Things you should know about this month-long event
Pride is an event we’re all familiar with. But there’s so much more to this annual global celebration than the colourful parades and concerts it’s come to be known for.
Events also include workshops and exhibitions, which provide a platform for LGBTQ+ people and the wider community to discuss issues relating to sexuality, gender, the history of the movement, and to continue to advocate for change around equality.
When did Pride start?
Pride commemorates the Stonewall Riots of June 1969, which is widely considered to be the most important event leading to the gay liberation movement in the United States.
The riots were the result of a raid on the Stonewall Inn - a gay bar on Christopher Street in West Village, New York City - by the NYPD’s “Public Moral Squad”.
In the early hours of June 28th, the police raided the venue and began lining up patrons - most of whom were gay men - and checking their identification as well as the gender of those that were dressed in women’s clothing.
As shocking as this sounds, raids of this nature were frequent, and made up just a small portion of the constant harassment and mistreatment experienced by the LGBTQ+ community in New York at the time.
On this occasion, though, violence broke out. Police officers were escorting handcuffed people to their wagons when people started to resist. They’d had enough of being persecuted. The violence that broke out quickly escalated, with coins and bricks being used to force the police into a retreat - a riot had begun.
The Stonewall Riots continued until July 3rd, and by this time they’d attracted support from other communities across the city. By the first anniversary of the riots in 1970, the 28th June had come to be known as Christopher Street Liberation Day. It was celebrated with simultaneous Gay Pride marches in Chicago and Los Angeles.
And within two years of the riots, there were gay rights groups in every major city in the U.S., as well as in Canada, Australia and much of Western Europe.
A key aim for these groups was to encourage conversations about the perceptions of LGBTQ+ people, and to fight for radical change in the way that LGBTQ+ people were treated by society.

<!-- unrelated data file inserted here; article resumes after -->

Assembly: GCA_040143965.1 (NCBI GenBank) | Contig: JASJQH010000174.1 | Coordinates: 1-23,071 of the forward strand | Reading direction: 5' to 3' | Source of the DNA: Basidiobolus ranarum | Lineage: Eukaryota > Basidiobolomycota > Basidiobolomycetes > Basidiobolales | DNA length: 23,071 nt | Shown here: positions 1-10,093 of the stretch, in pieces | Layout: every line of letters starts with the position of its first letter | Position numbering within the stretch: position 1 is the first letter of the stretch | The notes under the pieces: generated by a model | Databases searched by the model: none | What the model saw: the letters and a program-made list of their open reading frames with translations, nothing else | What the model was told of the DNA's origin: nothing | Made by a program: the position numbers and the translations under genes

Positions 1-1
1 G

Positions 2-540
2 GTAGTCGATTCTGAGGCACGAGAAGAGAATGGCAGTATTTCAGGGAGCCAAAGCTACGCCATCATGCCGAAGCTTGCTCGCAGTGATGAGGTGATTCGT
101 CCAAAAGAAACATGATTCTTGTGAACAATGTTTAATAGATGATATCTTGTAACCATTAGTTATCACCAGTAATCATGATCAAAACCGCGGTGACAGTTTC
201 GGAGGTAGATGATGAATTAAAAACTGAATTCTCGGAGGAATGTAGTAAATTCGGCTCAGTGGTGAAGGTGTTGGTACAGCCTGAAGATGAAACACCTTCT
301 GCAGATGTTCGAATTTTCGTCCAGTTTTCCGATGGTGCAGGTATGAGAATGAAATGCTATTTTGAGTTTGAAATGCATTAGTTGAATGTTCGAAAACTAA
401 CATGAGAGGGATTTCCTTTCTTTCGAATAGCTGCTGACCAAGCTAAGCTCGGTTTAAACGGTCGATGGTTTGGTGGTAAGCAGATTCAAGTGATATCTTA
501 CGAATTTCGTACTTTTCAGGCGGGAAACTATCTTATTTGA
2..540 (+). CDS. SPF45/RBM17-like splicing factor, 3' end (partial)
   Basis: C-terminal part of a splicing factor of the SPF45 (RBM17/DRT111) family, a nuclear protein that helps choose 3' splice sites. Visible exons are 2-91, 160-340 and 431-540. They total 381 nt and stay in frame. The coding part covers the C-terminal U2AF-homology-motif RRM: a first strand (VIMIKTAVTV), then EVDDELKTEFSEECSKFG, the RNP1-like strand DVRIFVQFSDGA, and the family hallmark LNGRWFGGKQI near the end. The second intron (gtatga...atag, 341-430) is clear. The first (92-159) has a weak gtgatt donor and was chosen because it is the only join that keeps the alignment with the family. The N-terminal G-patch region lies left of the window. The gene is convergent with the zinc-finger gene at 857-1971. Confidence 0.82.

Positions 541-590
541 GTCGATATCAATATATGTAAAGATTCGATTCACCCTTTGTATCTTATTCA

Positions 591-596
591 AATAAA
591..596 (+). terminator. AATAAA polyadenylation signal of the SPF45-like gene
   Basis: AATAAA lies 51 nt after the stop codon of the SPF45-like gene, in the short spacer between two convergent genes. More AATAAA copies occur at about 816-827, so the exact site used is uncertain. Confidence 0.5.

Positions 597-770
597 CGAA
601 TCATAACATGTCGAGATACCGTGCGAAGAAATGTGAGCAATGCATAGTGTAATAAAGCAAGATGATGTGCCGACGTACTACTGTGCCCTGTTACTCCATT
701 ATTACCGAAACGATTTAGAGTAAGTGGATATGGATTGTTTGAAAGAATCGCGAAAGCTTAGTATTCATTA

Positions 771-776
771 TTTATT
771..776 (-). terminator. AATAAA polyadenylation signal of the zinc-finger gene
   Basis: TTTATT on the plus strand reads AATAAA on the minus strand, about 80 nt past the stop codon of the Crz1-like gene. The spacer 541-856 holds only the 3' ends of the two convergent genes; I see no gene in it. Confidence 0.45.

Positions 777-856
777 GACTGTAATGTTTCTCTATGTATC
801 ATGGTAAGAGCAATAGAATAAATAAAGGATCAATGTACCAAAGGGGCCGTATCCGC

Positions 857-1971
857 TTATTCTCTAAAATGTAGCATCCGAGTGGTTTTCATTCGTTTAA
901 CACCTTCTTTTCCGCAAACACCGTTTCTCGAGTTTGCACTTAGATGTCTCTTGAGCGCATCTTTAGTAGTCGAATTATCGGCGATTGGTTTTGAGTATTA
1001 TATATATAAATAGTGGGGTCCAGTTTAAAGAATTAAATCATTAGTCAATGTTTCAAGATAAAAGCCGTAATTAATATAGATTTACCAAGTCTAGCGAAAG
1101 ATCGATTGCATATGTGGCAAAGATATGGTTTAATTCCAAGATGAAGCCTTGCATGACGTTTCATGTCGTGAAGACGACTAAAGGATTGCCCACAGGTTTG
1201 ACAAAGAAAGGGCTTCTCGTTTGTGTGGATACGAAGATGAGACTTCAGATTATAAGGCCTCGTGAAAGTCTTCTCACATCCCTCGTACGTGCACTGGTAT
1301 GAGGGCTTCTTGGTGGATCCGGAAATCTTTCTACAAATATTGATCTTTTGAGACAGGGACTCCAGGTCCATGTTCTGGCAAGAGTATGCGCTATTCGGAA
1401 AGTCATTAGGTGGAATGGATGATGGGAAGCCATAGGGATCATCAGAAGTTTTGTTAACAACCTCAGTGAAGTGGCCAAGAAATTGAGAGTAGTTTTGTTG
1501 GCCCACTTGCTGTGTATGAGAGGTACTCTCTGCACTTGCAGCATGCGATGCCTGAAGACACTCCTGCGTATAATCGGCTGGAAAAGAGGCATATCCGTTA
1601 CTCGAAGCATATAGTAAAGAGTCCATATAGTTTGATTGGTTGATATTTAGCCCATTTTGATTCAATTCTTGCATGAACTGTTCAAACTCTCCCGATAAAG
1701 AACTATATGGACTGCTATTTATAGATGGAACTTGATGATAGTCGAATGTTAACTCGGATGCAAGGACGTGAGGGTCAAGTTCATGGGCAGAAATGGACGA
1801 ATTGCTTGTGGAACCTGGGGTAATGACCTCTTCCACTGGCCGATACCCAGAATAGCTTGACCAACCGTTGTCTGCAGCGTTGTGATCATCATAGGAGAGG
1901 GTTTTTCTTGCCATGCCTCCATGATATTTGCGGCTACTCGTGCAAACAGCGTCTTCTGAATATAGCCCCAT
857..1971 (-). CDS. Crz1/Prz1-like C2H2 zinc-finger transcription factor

Where is the movement now? What has it achieved?
Pride celebrations have grown exponentially since those early marches and parades. WorldPride was established in 2000, which takes place in a different global city each year. In 2019’s WorldPride, back where it all started in NYC, over 4 million people attended!
Unfortunately, Pride celebrations have been disrupted this year due to Covid-19. Many events, such as London’s Pride parade will take place later in the year. However, there’s still plenty going on in June to ensure that it remains the month of Pride.
Check out Pride Events UK for what’s going on in your area.
The fact that Pride has become such an established global event is testament to the efforts of those that have helped to shape it over the years. This could only have been achieved through tireless campaigning for equal rights for the LGBTQ+ community.
Further to the legalisation of homosexuality, which happened in many countries following the first Pride, there has been huge advancements in the rights of the LGBTQ+ community across the globe. For example, LGBTQ+ people now have the right to equal partnership in many countries, including Ireland, Iceland, New Zealand, Costa Rica and Taiwan.
That being said, there’s still a long way to go, as there are still only 29 countries globally where this is legal. And that’s just one of the reasons why people within the movement continue to campaign for the global liberation of LGBTQ+ people.
But progress does continue to be made, with a year on year growth in the number of countries where Pride events take place - even places where it would’ve previously seemed impossible. These countries include Botswana, Tunisia, Indonesia, Israel, Belarus and Serbia.
And 2014 was a landmark year for transgender rights. As Denmark became the first European country to allow trans people to hold official documents, like passports, that reflect their gender identity.
Why is Pride important?
Pride celebrations are a key part of bringing about positive change for the LGBTQ+ community.
Pride shows that in the not too distant past, and even today, LGBTQ+ people are not able to express themselves safely. So it’s important inasmuch as it highlights that fact whilst giving power and strength to the movement through community. And that refers to LGBTQ+ people and the allies of the movement.
The events also help bring visibility to the community for those parts of society that don’t have exposure to LGBTQ+ people - in some countries, that’s a barrier that still exists.
But ultimately, Pride is important because it serves as a reminder of the power of standing together in defiance of those who seek to divide us. And that’s a hugely important message, and one that resonates with us all, whatever community we’re from.
From all of us at Bubblegum Stuff, we wish you a very happy Pride Month!